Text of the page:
For some reason, people really don’t like being in prison, leading to a tug-o’-war for the ages between security experts and inmates who want the easy way out. The more inventive in the general population always find creative exits, though, and many of them can’t be said to be easy.

Richard McNair Mailed Himself to Freedom

Richard McNair

(United States Marshals Service/Wikimedia Commons)

Convicted murderer Richard McNair escaped police custody three times after his 1988 arrest, first by using lip balm to grease his way out of his handcuffs, then crawling out of prison through a ventilation shaft, then by sneaking onto a pallet of mailbags destined for the outside. He was actually shrink wrapped into the pallet, which he’d planned for by packing a breathing tube, then cut himself out and jogged away. He was actually stopped by an officer shortly afterward, but despite having no ID and giving two different names, McNair convinced him he wasn’t the droids he was looking for. He was free for a year and a half before he was caught driving a stolen truck, which you’d think you’d avoid on the lam.

 

While he was still on trial for being an all-around nightmare, Bundy was allowed access to a second-floor law library, where he noticed an open window one day while his guard went out for a smoke and simply dropped out of the window. Later, he embarked on a dedicated mission to lose 20–25 lbs. -- enough to fit through a hole he’d carved in the ceiling, which he used to enter the ducts and crawl into a guard’s apartment, steal his clothes, and bust out.

John Dillinger Threatened Guards with a Fake Gun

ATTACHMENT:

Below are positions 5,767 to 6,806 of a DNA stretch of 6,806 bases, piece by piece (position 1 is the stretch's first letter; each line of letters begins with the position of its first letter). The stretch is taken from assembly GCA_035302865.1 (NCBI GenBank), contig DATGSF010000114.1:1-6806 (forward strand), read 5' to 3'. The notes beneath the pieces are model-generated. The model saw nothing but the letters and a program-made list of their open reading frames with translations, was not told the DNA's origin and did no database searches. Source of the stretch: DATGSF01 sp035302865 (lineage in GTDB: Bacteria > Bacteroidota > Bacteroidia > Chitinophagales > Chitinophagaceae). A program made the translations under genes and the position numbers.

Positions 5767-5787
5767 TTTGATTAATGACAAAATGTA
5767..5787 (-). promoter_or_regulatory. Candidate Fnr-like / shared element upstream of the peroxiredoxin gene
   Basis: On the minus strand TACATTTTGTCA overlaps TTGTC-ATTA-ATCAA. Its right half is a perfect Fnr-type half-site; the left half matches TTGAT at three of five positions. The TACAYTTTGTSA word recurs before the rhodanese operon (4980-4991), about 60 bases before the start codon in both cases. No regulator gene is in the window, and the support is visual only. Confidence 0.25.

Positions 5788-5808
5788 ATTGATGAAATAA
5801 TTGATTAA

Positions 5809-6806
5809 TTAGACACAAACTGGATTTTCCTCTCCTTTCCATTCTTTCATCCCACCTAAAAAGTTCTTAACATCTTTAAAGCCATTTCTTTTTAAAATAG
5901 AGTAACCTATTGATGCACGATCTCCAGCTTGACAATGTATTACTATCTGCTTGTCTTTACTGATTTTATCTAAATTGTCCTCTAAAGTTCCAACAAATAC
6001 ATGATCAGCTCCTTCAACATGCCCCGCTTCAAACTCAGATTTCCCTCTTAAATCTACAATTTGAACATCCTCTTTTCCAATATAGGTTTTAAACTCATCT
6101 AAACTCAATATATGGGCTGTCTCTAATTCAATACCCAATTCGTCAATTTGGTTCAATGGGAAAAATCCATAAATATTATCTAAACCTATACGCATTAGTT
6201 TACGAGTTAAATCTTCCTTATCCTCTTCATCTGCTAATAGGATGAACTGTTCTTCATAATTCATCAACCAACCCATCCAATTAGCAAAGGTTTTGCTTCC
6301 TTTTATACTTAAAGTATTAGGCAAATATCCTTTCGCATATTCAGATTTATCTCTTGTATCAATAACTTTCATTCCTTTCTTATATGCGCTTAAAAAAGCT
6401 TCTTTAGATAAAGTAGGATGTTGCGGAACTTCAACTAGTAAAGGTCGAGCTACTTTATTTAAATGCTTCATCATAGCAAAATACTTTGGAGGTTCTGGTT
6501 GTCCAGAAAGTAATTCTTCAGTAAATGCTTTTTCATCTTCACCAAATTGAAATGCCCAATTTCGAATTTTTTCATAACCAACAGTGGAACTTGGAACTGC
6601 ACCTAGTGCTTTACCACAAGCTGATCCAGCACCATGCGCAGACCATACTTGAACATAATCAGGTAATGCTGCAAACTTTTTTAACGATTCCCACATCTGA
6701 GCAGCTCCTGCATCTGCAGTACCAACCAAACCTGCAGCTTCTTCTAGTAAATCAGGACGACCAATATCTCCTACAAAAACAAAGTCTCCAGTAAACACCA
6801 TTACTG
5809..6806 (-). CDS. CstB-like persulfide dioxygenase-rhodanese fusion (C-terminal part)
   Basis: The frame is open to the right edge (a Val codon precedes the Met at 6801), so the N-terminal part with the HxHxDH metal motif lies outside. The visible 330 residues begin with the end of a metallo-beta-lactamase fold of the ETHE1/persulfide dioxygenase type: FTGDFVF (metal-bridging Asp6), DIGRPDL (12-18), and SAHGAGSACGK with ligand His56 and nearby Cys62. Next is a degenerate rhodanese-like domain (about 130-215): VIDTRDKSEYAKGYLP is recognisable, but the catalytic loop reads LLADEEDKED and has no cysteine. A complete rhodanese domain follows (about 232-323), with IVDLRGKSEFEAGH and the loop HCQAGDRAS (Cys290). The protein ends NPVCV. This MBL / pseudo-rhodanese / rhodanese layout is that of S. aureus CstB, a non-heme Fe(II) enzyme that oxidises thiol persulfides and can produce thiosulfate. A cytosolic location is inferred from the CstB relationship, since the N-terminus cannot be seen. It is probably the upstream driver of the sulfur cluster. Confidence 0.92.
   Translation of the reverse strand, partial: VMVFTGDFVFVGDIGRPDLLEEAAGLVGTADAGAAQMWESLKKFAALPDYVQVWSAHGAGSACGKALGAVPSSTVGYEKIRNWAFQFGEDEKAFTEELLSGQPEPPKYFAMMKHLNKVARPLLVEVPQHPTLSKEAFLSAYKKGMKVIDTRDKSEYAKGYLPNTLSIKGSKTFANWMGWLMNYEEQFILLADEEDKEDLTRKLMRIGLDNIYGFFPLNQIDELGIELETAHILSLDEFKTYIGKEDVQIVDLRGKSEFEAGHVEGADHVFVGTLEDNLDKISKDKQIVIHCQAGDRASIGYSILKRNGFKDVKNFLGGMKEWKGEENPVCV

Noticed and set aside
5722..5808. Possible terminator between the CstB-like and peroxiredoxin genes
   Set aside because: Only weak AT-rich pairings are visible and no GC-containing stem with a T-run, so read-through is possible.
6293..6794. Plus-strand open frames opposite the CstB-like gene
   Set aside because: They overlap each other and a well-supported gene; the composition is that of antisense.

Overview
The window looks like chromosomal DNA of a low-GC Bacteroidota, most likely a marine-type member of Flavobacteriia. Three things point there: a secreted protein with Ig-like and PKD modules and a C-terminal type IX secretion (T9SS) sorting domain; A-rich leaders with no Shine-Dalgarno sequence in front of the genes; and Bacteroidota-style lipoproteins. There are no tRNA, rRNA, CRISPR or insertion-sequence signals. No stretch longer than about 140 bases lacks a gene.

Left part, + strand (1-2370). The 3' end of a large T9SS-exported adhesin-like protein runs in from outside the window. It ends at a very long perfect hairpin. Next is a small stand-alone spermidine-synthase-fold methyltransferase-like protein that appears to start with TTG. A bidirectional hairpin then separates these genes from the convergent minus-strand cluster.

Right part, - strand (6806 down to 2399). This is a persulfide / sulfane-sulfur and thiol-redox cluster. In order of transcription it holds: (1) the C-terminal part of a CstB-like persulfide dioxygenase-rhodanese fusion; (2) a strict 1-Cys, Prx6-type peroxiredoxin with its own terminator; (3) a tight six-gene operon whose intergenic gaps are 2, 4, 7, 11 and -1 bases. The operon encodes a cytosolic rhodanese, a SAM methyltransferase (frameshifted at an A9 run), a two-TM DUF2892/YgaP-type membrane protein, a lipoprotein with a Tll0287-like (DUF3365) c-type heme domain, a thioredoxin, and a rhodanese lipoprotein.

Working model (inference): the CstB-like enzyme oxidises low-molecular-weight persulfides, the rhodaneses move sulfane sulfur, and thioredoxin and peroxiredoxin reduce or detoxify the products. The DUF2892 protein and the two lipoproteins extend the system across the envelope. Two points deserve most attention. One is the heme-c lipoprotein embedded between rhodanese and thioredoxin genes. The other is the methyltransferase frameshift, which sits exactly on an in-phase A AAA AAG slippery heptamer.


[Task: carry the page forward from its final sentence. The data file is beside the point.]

John Dillinger

(FBI/Wikimedia Commons)

In 1934, Dillinger was serving one of his many jail stints at the supposedly “escape proof” Crown Point, Indiana county jail when he apparently decided to take the claim as a challenge, whittling himself a wooden “gun” that he convinced the guards was real for long enough trap them, secure some real guns, and bolt.

The Escape From Alcatraz

Alcatraz escape room

(Benlechlitner/Wikimedia Commons)

The famed 1962 “Escape From Alcatraz” by three prisoners and longtime friends involved building dummies with real human hair whose origins we don’t want to know and a makeshift raft in a secret rooftop workshop. They successfully made it out, and though they were assumed to have died in the rough and frigid waters of the bay, no trace of them was ever found, and they could still be out there today. They’d be super old, but you don’t reach your centennial or escape from Alcatraz without some tenacity.

Casanova, a Priest, and an Iron Spike

Casanova escape

(Bibliothèque nationale de France/Wikimedia Commons)

No, it’s not the beginning of a crude joke. In 1755, Giacomo Casanova was arrested for being an affront to common decency, which is sadly no longer a crime, and pretty much immediately started planning his escape using an iron bar that he’d fashioned into a spike and hid in an armchair. He passed the spike inside a Bible under a plate of pasta to a fellow prisoner and disgraced priest, who helped him carve a hole in the ceiling of his cell and break free, but not before Casanova taunted his cellmate, who was a spy, into silence. And that’s why prisoners aren’t allowed armchairs or good pasta.

The Texas Seven

In 2000, a group of seven inmates at a Texas prison managed to take down a total of 15 prison workers one by one with the classic tactic of “distract them while someone else knocks them upside the head.” After tying up their hostages and stealing their clothes, the seven stayed hidden for over a year by living in a motorhome in Colorado and telling people they were Christian missionaries.

Lum You Just Walked Out

Lum You

(Unknown author/Wikimedia Commons)

In 1901, a Chinese laborer living in Washington named Lum You was sentenced to death for fighting back against and killing a white man who assaulted and robbed him. Even back then, everyone thought that was shitty, so two weeks before his execution, You found that someone had egregiously forgotten to lock his cell. He was recaptured after only three days, explaining that he’d just walked right out.

Peter Kropotkin Hid in a Fancy Restaurant

Peter Kropotkin

(Gallica Digital Library/Wikimedia Commons)